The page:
Country Mouse on birds of prey

What is the sound of the countryside? In Hampshire, at this time of year, it is unquestionably the sounds of birds of prey. All day long, the mewing shrieks of the buzzards fill the air; at night, barely a minute passes without the tawny owls arguing with each other over territory with a wavering hoot. The famous tu-whit-to-who call generally comes later, once territories have been agreed, and is, in fact a duet between a female’s tu-whit and the male’s hoot. For a bird that is so commonly heard, I have only very rarely seen one, as they are strictly nocturnal, hiding in an ivy-clad tree during the day.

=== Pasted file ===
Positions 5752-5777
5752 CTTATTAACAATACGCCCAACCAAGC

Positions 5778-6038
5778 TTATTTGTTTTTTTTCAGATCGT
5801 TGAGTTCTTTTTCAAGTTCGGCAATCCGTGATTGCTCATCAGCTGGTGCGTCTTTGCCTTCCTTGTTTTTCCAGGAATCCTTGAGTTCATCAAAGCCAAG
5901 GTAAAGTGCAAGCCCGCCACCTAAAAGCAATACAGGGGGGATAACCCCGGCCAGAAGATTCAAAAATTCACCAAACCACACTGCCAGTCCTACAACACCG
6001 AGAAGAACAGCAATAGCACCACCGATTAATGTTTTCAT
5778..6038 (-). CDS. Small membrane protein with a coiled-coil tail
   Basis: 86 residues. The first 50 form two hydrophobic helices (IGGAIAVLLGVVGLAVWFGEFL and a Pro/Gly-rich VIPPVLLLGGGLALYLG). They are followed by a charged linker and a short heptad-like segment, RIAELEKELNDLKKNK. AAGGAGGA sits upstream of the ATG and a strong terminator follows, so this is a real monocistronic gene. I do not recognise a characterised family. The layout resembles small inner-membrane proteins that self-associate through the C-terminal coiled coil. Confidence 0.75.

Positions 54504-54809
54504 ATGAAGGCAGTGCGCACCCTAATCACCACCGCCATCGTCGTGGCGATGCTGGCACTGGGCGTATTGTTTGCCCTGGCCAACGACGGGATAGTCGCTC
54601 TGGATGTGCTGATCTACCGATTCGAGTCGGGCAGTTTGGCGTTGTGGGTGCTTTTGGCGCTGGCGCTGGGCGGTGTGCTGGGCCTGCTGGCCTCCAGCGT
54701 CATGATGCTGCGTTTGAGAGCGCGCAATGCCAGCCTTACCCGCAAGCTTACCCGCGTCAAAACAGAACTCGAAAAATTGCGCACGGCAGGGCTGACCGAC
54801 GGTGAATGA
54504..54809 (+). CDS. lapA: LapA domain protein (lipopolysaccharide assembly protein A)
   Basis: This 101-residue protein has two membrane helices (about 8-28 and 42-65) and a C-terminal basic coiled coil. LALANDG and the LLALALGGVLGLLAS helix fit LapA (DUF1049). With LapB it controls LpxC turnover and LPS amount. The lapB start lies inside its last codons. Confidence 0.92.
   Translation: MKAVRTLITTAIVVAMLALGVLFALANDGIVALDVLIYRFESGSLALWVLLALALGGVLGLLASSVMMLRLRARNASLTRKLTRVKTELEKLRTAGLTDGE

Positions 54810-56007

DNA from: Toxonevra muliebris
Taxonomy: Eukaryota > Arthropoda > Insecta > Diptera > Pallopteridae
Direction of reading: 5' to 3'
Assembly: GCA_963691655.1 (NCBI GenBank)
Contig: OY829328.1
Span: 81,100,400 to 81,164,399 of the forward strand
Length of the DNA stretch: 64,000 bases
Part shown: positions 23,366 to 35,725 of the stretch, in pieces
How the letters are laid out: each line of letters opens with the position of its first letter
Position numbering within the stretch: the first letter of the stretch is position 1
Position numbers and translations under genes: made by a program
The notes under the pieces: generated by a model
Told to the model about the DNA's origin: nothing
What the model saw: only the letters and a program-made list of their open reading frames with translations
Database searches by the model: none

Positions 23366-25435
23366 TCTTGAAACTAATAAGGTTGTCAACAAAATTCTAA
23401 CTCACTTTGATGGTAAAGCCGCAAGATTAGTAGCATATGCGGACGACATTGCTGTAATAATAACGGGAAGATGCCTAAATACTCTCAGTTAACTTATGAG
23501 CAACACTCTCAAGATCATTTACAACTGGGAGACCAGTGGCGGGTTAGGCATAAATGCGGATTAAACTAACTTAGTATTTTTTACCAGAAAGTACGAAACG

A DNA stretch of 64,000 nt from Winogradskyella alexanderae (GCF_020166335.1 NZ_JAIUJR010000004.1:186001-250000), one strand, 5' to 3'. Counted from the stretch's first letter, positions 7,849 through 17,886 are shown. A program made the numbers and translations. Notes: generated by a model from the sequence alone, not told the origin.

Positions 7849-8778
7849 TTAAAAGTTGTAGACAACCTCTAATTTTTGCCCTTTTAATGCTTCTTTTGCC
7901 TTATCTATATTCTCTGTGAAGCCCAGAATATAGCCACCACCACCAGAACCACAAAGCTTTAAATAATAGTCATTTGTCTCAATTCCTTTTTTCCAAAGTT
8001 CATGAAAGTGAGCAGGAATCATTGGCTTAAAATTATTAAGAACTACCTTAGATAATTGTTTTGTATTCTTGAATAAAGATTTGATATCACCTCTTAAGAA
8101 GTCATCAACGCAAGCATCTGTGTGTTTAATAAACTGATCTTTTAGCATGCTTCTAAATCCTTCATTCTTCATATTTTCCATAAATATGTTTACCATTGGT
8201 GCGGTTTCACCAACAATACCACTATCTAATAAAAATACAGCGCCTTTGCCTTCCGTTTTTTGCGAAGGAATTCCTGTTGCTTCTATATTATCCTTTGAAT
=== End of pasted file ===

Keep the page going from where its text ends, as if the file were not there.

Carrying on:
The buzzards, however, are easy to spot. On a warm day, it would be rare not to see one. Last weekend, I could see five spiralling upwards and occasionally performing extravagant displays, seeming to grab each other’s feet. What is most remarkable about the buzzards is that when I was a boy, I never saw a single bird in Hampshire. The increase in numbers has been remarkable and relentless. Occasionally, we see a red kite above the house, and I have no doubt we’ll see many more in years to come.